High Fidelity Cables CT-1 Ultimate Series
High Fidelity Cables makes three grades of audio cables: the original CT-1, the CT-1 Enhanced, and finally the CT-1 Ultimates, which are the subject of this review. Having raved about the CT-1 Enhanced cables, can I say the Ultimates are better? Clearly there’s a sonic family resemblance between the three lines of cables. All use the “magnetic conduction” technology except with increasing power and, of course, expense. When I first heard the CT-1s, I was very impressed with their ease, clarity, and detail. The soundstage had tremendous realism based on depth, sense of being involved in it, and ambience of the sound in the hall, studio, or auditorium. Often you get a great feeling for the real space of the recording venue. When I heard the CT-1 Enhanced, it was clear that they were better in all areas compared to the CT-1s. And yes, the CT-1 Ultimates are clearly better than the CT-1 Enhanced. But in all sincerity, don’t listen to the Ultimates unless you are willing to buy them. Start with the CT-1s, you maybe very happy there.
Physically the three grades of High Fidelity cables look very much alike. None of them have the model printed on them. The cable seems the same for all the interconnect cables. It is somewhat stiff, does not like to be twisted, and has large PinLok connectors that have magnets within them. There are, however, differences that greatly impact performance.
The original CT-1s feature coaxial construction and a proprietary highly permeable alloy, transmission line conductor with a metallic shield ground separated from the conductor by pure Teflon. So basically, you have a coaxial cable with special connectors with many magnets in them in their patented design. The metals used in the cabling are not what we might expect in a signal cable, but then “magnetic conduction” is not what we expect in interconnects. The RCA connectors are treated with Stabilant 22 conductive polymer, which greatly enhances electrical contacts. The original CT-1s are this basic cable.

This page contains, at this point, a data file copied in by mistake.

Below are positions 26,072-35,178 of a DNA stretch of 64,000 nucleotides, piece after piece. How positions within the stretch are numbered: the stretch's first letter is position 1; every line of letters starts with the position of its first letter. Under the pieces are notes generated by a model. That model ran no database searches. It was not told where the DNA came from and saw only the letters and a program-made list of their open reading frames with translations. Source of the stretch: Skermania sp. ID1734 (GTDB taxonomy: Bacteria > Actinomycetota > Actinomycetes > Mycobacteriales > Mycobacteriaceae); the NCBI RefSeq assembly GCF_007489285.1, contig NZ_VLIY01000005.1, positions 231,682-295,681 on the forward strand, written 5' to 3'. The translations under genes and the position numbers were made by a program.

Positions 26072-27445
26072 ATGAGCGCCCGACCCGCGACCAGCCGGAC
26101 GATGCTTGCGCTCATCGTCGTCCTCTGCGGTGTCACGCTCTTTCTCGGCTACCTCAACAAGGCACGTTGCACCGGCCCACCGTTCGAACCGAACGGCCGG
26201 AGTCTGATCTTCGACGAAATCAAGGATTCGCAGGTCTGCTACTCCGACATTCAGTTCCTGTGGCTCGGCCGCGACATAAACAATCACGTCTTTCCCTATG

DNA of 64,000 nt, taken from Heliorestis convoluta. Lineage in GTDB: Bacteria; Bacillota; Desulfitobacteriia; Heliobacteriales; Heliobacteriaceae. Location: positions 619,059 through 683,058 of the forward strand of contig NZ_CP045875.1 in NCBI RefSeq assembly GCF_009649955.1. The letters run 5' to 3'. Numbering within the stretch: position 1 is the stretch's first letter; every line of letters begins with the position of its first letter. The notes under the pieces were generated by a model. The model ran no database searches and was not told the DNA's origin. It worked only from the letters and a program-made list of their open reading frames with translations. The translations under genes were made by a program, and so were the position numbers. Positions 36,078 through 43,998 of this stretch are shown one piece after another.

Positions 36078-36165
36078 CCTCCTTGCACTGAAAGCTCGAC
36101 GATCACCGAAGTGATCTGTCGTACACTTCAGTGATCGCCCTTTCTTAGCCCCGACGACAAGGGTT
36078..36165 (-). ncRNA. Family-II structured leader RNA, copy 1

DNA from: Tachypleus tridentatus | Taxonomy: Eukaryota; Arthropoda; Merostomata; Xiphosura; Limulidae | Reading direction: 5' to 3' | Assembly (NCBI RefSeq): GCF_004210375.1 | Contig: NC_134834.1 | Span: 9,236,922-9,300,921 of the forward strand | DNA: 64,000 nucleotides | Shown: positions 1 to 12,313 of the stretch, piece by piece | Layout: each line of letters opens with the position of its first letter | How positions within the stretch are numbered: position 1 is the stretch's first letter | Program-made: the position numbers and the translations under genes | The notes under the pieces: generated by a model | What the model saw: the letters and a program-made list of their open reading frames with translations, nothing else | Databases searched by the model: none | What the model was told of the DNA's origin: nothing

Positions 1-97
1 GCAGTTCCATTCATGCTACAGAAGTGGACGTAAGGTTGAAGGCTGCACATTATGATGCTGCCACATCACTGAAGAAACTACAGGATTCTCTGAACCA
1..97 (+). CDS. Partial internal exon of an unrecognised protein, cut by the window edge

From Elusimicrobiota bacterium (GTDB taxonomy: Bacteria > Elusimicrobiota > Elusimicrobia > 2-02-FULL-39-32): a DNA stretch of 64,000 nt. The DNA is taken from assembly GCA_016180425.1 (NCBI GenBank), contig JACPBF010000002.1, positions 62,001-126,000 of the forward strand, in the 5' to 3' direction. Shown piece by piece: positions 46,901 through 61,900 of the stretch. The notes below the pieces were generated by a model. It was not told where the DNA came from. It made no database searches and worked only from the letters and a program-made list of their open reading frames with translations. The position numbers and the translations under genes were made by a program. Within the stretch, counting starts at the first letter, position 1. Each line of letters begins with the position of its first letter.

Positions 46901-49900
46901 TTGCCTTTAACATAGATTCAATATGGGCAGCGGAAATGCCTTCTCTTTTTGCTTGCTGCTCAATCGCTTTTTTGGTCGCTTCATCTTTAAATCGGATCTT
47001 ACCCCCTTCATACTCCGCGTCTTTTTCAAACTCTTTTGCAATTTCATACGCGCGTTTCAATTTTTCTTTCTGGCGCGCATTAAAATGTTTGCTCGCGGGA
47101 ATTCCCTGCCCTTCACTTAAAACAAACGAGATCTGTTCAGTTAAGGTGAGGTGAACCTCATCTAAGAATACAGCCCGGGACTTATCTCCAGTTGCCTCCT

The Teflon dielectric in the Enhanced and Ultimate cables are treated with a proprietary “Neutral Chem.” The connectors on both also differ from the original CT-1s. The Enhanced have gold plated contacts and a new alloy center pin that further increases permeability. The Ultimate connectors have “rare earth,” very powerful magnets and stronger magnetic plates. Their center pin is also pure nickel. Both Neutral Chem and Stabilant 22 are used in the Ultimate connectors. The conductor material itself used in Enhanced and Ultimate Transmission lines is of higher magnetic permeability. The similarities in design list all three cables as CT-1 or “Conductor Technology One” with each in the series having a little extra technology added to it while staying within the overall transmission line design.